Why is it so hard? Photograph: Getty Images

Jonn Elledge is the editor of the New Statesman's sister site CityMetric. He is on Twitter, far too much, as @JonnElledge.

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Hate Brexit Britain? 7 of the best places for political progressives to emigrate to

If you don't think you're going to get your country back, time to find another. 

Never mind the European Union, the UK is so over. Scotland's drifting off one way, Northern Ireland another and middle England is busy setting the clocks back to 1973. 

If this is what you're thinking as you absentmindedly down the last of your cheap, import-free red wine, then maybe it's time to move abroad. 

There are wonderful Himalayan mountain kingdoms like Bhutan, but unfortunately foreigners have to pay $250 a day. And there are great post-colonial states like India and South Africa, but there are also some post-colonial problems as well. So bearing things like needing a job in mind, it might be better to consider these options instead: 

1. Canada

If you’re sick of Little England, why not move to Canada? It's the world's second-biggest country with half the UK's population, and immigrants are welcomed as ‘new Canadians’. Oh, and a hot, feminist Prime Minister.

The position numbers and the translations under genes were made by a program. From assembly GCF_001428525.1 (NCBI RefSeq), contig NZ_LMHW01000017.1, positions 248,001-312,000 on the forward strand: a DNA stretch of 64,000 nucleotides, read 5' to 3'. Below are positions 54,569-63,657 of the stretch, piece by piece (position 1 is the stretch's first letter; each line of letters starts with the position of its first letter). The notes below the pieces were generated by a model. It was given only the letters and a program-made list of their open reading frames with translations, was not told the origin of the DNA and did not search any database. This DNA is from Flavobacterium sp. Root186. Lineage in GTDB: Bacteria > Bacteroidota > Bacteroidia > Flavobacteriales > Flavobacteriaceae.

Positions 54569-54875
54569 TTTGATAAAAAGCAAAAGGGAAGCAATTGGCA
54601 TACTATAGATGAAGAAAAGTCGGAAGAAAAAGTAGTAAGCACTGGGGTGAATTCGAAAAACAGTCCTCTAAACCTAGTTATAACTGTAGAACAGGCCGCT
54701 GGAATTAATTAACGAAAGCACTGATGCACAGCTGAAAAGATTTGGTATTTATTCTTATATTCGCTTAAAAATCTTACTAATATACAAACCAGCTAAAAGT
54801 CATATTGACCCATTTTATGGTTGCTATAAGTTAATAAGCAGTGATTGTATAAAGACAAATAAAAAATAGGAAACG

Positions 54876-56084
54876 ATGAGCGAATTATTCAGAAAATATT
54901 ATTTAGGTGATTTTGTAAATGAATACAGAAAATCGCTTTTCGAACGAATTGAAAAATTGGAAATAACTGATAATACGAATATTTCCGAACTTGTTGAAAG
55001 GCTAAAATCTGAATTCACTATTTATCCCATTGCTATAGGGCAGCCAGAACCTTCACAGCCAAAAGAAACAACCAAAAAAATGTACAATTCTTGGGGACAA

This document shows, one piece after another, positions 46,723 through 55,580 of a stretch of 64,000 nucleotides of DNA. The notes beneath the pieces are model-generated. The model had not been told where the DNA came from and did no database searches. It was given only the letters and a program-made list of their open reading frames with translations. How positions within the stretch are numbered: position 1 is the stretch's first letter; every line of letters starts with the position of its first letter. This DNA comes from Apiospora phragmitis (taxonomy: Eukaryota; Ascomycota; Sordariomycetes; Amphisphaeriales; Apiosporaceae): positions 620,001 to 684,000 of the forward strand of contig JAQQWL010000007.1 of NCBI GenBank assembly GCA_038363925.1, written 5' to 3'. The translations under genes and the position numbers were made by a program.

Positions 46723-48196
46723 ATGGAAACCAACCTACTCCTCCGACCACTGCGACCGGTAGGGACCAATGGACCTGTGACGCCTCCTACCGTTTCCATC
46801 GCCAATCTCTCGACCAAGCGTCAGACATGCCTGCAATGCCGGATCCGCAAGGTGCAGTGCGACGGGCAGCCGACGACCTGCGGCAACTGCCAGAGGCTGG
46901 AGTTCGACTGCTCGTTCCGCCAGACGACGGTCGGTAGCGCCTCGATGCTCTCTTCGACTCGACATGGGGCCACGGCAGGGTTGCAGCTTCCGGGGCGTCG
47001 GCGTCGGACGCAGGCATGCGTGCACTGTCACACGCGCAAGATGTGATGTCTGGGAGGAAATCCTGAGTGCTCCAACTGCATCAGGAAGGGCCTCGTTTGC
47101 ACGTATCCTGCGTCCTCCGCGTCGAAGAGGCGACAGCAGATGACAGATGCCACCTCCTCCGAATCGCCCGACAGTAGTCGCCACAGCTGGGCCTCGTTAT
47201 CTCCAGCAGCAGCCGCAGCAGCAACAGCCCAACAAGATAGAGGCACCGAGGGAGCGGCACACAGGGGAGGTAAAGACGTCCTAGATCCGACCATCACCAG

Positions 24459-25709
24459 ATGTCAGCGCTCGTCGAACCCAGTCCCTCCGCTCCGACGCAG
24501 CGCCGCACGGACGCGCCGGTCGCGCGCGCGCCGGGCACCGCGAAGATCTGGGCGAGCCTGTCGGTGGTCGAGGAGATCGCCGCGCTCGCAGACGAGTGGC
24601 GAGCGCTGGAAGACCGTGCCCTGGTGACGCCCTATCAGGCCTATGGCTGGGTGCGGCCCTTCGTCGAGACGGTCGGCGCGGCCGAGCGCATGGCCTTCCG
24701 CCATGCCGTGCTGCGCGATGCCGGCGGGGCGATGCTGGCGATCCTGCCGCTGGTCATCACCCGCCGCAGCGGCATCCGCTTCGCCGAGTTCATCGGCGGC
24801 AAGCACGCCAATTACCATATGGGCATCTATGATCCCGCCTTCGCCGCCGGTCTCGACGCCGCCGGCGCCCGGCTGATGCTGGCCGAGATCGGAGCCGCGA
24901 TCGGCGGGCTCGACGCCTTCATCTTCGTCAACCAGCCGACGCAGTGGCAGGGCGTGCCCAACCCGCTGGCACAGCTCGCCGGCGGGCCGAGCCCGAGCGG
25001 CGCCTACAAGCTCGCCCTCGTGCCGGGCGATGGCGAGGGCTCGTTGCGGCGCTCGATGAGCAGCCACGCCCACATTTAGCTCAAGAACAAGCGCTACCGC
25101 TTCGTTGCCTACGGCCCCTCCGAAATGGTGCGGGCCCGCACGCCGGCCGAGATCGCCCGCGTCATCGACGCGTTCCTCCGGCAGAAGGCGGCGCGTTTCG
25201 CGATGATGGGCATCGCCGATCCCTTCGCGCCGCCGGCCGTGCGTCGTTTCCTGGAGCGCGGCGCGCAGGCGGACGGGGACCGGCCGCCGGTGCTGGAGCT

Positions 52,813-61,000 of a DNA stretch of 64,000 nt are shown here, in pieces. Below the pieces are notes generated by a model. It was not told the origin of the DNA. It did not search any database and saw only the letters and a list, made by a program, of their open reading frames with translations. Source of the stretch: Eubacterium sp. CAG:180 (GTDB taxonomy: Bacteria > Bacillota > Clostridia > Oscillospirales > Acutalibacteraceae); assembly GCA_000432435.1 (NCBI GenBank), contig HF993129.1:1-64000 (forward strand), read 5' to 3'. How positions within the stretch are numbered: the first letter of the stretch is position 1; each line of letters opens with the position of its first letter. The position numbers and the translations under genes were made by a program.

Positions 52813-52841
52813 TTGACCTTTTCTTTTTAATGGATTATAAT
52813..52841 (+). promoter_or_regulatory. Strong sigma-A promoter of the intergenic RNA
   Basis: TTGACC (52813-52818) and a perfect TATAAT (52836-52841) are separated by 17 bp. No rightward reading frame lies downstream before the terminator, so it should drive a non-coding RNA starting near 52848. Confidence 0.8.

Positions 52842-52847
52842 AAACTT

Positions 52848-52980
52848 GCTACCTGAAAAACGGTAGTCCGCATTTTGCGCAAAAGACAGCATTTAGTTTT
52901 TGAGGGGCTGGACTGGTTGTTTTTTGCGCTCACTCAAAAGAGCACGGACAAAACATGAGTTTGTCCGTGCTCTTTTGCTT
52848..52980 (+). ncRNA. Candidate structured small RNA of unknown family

Justin Trudeau's Cabinet has equal numbers of men and women, and includes a former Afghan refugee. He's also personally greeted Syrian refugees to the country. 

2. New Zealand 

With its practice of diverting asylum seekers to poor, inhospitable islands, Australia may be a Brexiteer's dream. But not far away is kindly New Zealand, with a moderate multi-party government and lots of Greens. It was also the first country to have an openly transexual mayor. 

Same-sex marriage has been legal in New Zealand since 2013, and sexual discrimination is illegal. But more importantly, you can live out your own Lord of the Rings movie again and again. As they say, one referendum to rule them all and in the darkness bind them...

3. Scandinavia

The Scandinavian countries regularly top the world’s quality of life indices. They’re also known for progressive policies, like equal parental leave for mothers and fathers.